Africa is typically thought of as being a continent full of violence and revolution. This concept may have originated from the poor treatment of Africans by the rest of the world through colonization, forced labor in Africa, and the enslaving of Africans in other regions of the world. The danger and violence that stemmed from many countries gaining independence and experiencing political upheaval has been thwarted by peacekeeping efforts from outside agencies, like the United Nations. Africa has had a violent past, but only because of the exploitation by the Europeans, and eventually Americans. Ultimately, their ethnocentrism led to violence and the stereotype of danger in Africa.
They were forced to walk in chains; slaves were sold, starved, and left to die. Once the slaves were sold, they were whipped, and their minds were corrupted. In America, the Southern states were dependent on the slaves. However, there were men that were arising in the United States finding that slavery was wrong. As a result, States created their own constitutions about abolishing slavery.
In the belief of Calvinism, individuals are unable to save themselves; as it has been predetermined (Parsons & Giddens, 2005). Individuals who were chosen would then exhibit certain characteristics, such as diligence, earnestness and wealth. Hence, an intense psychological desire for hints about whether one was actually saved ensue, and people looked to their achievements in worldly matters for signs of indications which came to be seen and valued as signs of God's approval. People thus continue to accumulate and invest their wealth and this in turn gave a large breakthrough to capitalism. However, paradoxically, once capitalism start to prosper, the values held by the Protestants became obsolete (Parsons & Giddens, 2005).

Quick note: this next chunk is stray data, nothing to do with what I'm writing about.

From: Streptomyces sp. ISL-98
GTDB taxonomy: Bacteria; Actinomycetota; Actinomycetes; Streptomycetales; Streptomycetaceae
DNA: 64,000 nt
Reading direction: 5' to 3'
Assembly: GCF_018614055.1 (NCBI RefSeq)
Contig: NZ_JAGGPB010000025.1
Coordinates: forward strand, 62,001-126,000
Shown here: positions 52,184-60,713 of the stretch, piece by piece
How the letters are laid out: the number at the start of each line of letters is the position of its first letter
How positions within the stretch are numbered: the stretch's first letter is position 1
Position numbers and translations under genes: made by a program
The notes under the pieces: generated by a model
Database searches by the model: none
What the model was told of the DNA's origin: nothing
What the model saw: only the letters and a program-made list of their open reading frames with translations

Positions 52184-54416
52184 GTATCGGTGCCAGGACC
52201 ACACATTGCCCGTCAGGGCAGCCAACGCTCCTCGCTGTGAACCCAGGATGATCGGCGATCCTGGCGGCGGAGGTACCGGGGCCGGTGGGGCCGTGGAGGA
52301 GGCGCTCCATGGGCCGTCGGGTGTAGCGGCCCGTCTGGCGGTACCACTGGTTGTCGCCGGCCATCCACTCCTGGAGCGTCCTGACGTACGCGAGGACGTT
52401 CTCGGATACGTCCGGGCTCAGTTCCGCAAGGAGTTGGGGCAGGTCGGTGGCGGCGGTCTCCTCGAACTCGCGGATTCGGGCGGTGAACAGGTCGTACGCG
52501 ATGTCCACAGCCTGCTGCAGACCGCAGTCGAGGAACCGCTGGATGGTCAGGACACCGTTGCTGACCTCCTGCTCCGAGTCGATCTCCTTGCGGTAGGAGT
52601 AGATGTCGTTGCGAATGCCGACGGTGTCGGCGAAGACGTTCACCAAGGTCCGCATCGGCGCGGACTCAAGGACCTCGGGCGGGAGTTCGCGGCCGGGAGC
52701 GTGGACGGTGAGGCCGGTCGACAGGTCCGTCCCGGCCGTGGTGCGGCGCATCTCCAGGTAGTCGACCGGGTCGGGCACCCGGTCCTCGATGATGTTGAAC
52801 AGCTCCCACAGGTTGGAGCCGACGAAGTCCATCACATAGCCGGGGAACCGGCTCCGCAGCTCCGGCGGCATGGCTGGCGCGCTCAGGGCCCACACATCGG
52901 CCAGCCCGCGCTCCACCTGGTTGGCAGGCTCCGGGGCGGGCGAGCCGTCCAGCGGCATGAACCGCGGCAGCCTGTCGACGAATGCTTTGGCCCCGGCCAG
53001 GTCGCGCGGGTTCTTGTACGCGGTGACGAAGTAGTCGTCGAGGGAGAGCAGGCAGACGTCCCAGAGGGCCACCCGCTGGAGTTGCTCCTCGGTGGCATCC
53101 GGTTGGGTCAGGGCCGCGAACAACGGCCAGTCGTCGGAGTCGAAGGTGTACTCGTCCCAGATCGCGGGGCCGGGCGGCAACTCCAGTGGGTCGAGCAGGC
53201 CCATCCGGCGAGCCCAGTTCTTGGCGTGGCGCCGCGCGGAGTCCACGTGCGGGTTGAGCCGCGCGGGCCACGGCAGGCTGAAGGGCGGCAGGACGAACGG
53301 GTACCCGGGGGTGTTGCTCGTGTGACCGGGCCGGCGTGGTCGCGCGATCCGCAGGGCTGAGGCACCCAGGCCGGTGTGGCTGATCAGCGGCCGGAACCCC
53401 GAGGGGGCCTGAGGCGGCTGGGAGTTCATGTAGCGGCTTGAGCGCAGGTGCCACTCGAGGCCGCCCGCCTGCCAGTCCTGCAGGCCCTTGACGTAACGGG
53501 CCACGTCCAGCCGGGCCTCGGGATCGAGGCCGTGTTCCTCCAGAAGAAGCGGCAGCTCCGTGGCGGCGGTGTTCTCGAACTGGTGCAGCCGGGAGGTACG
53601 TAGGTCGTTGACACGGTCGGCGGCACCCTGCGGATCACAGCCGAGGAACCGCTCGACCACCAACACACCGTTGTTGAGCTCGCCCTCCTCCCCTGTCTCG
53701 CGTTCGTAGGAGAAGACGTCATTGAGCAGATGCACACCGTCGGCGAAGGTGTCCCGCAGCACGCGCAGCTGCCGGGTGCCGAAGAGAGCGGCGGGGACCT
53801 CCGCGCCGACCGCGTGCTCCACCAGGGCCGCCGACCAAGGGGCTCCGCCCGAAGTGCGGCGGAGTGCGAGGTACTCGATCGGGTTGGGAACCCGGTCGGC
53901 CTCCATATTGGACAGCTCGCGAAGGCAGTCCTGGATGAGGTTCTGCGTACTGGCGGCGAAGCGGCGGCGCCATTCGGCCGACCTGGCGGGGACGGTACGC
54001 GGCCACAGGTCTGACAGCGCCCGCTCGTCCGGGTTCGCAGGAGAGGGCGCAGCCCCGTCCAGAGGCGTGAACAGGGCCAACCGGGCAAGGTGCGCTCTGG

Xunzi, in Chapter 23 of his book, stresses on the regulation of natural human feelings to bring about virtue or man would resort to violence. Xunzi claims that people are born with desires and a fondness of profits. Two prominent examples of this nature are the Nazi totalitarian regime and African Slavery. In both these cases, a group of people were discriminated against and exploited for personal gain. The Jews in Europe, and the Africans in the United States, were treated like substandard citizens, and were violently abused and murdered.
However, Weber argued that the strong and seemingly unwavering belief of the Protestant Ethic revealed a collectivist element due to its collective execution on both economic and social life. Through such collectivism, a domino effect has run its course onto society, unleashing the process of rationalisation and morphing the Western society into an iron cage, leaving its members with little to no power to flee from its grasp. As such, the collective force of capitalism and its consequent forms of bureaucracy are what affect the life-chances of individuals. While Gwartney, Lawson and Hall (2011) reported that United Kingdom is among the top ten of the most capitalist country, recent analysis has shown that it has caused a shift